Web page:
4. Wales – Wales is a country that is part of the United Kingdom and the island of Great Britain. It is bordered by England to the east, the Irish Sea to the north and west, and it had a population in 2011 of 3,063,456 and has a total area of 20,779 km2. Wales has over 1,680 miles of coastline and is mountainous, with its higher peaks in the north and central areas, including Snowdon. The country lies within the temperate zone and has a changeable. Welsh national identity emerged among the Celtic Britons after the Roman withdrawal from Britain in the 5th century, Llywelyn ap Gruffudds death in 1282 marked the completion of Edward I of Englands conquest of Wales, though Owain Glyndŵr briefly restored independence to Wales in the early 15th century. The whole of Wales was annexed by England and incorporated within the English legal system under the Laws in Wales Acts 1535–1542, distinctive Welsh politics developed in the 19th century. Welsh Liberalism, exemplified in the early 20th century by Lloyd George, was displaced by the growth of socialism, Welsh national feeling grew over the century, Plaid Cymru was formed in 1925 and the Welsh Language Society in 1962. Established under the Government of Wales Act 1998, the National Assembly for Wales holds responsibility for a range of devolved policy matters, two-thirds of the population live in south Wales, mainly in and around Cardiff, Swansea and Newport, and in the nearby valleys. Now that the countrys traditional extractive and heavy industries have gone or are in decline, Wales economy depends on the sector, light and service industries. Wales 2010 gross value added was £45.5 billion, over 560,000 Welsh language speakers live in Wales, and the language is spoken by a majority of the population in parts of the north and west. From the late 19th century onwards, Wales acquired its popular image as the land of song, Rugby union is seen as a symbol of Welsh identity and an expression of national consciousness. The Old English-speaking Anglo-Saxons came to use the term Wælisc when referring to the Celtic Britons in particular, the modern names for some Continental European lands and peoples have a similar etymology. The modern Welsh name for themselves is Cymry, and Cymru is the Welsh name for Wales and these words are descended from the Brythonic word combrogi, meaning fellow-countrymen. The use of the word Cymry as a self-designation derives from the location in the post-Roman Era of the Welsh people in modern Wales as well as in northern England and southern Scotland. It emphasised that the Welsh in modern Wales and in the Hen Ogledd were one people, in particular, the term was not applied to the Cornish or the Breton peoples, who are of similar heritage, culture, and language to the Welsh. The word came into use as a self-description probably before the 7th century and it is attested in a praise poem to Cadwallon ap Cadfan c. 633. Thereafter Cymry prevailed as a reference to the Welsh, until c.1560 the word was spelt Kymry or Cymry, regardless of whether it referred to the people or their homeland. The Latinised forms of names, Cambrian, Cambric and Cambria, survive as lesser-used alternative names for Wales, WelshWales – Bryn Celli Ddu, a late Neolithic chambered tomb on Anglesey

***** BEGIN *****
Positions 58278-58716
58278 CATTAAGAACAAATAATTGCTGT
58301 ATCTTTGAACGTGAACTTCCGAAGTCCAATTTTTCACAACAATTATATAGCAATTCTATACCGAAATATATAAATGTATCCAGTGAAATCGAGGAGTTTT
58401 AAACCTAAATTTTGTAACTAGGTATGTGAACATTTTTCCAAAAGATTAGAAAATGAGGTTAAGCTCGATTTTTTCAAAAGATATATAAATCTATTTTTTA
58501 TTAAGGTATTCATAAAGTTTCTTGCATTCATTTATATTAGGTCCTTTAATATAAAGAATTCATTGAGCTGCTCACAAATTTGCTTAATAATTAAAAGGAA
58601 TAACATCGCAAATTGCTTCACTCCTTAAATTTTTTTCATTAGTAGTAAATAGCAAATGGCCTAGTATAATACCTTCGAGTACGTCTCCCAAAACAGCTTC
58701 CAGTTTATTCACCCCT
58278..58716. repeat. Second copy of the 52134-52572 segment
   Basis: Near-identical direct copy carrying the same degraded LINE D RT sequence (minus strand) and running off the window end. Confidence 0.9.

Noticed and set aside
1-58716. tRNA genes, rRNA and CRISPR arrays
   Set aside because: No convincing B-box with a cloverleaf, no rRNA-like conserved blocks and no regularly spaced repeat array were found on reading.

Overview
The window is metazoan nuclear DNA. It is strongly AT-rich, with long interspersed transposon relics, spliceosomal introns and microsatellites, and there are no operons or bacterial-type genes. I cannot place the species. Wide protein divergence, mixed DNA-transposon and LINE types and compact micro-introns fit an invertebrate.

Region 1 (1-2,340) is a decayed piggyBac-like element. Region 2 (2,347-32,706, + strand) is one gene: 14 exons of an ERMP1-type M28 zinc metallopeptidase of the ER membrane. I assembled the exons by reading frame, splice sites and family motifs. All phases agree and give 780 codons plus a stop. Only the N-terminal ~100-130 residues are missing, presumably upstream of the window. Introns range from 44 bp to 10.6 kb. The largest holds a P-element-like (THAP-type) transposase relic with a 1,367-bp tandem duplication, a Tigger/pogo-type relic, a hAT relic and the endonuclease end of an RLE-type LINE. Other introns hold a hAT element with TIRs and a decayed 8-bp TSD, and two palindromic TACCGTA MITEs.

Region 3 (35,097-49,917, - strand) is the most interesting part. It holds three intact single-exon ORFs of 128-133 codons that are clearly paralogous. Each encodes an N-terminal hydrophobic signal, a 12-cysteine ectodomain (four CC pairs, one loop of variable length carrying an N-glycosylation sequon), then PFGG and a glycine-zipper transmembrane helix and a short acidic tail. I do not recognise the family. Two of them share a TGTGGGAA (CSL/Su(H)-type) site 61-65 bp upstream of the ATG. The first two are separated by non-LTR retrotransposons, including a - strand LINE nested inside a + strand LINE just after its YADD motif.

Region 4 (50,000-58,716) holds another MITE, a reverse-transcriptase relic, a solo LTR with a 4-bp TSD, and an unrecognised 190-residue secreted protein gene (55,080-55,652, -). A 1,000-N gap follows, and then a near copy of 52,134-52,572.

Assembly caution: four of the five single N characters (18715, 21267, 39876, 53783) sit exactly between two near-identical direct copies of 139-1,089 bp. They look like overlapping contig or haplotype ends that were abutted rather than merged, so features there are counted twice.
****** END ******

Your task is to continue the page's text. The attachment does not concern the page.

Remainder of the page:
5. Watsonian vice-counties – A vice-county is a geographical division of the British Isles used for the purposes of biological recording and other scientific data-gathering. In 1901 Robert Lloyd Praeger introduced a system for Ireland. Vice-counties are the geographical area for county based recording. This allows data collected over long periods of time to be compared easily, the vice-counties remain unchanged by subsequent local government reorganisations, allowing historical and modern data to be more accurately compared. The resulting datafiles were much more detailed than anything available to recorders up to that point. Intended for use with modern GIS and biological recording software, a standard version was released in 2008. Up until that point, county recorders only had access to a set of two fold-out vice-county maps covering the entirety of Great Britain, published in 1969. The vice-county system was first introduced by Hewett Cottrell Watson in the volume of his Cybele Britannica published in 1852. He refined the system in later volumes, the geographical area that Watson called Britain consisted of the island of Great Britain with all of its offshore islands, plus the Isle of Man, but excluding the Channel Islands. This area was divided into 112 vice-counties with larger counties divided, for example, Devon into the vice-counties of North Devon and South Devon, each of these 112 vice-counties has a name and a number. Thus Vice-county 38, often abbreviated to VC38, is called Warwickshire, in 1901, Robert Lloyd Praeger extended the system of vice-counties to Ireland and its off-shore islands, based on an earlier suggestion by C. C. The Irish vice-counties were based on the historic 32 counties of Ireland, with the six largest being sub-divided, for example and this produced a total of 40 vice-counties for Ireland, which were numbered from H1 to H40. As with the 112 vice-counties of Britain, each vice-county has a name as well as a number, thus Vice-county H3 is West Cork. Combining these two systems produces a 152 vice-county system, the exclusion of the Channel Islands from Watsons system for Britain has led to variations between different recording schemes. The geographical area covered by the 152 vice-counties may be described as the British Isles, other recording schemes regard the British Isles as including the Channel Islands. As they are not part of the 152 vice-county system, the Channel Islands may be added as an extra vice-county, making 153 in total, less usually, each of the five separate islands may be treated as a vice-county, giving 157 vice-counties in total. Alternative counts of vice-counties used in different recording schemes are shown in the table below, in all cases, the Channel Islands may be excluded, or included, so that the count of vice-counties varies, as noted in the table aboveWatsonian vice-counties – Vice-counties of Great Britain and the Isle of Man (Orkney and Shetland not shown)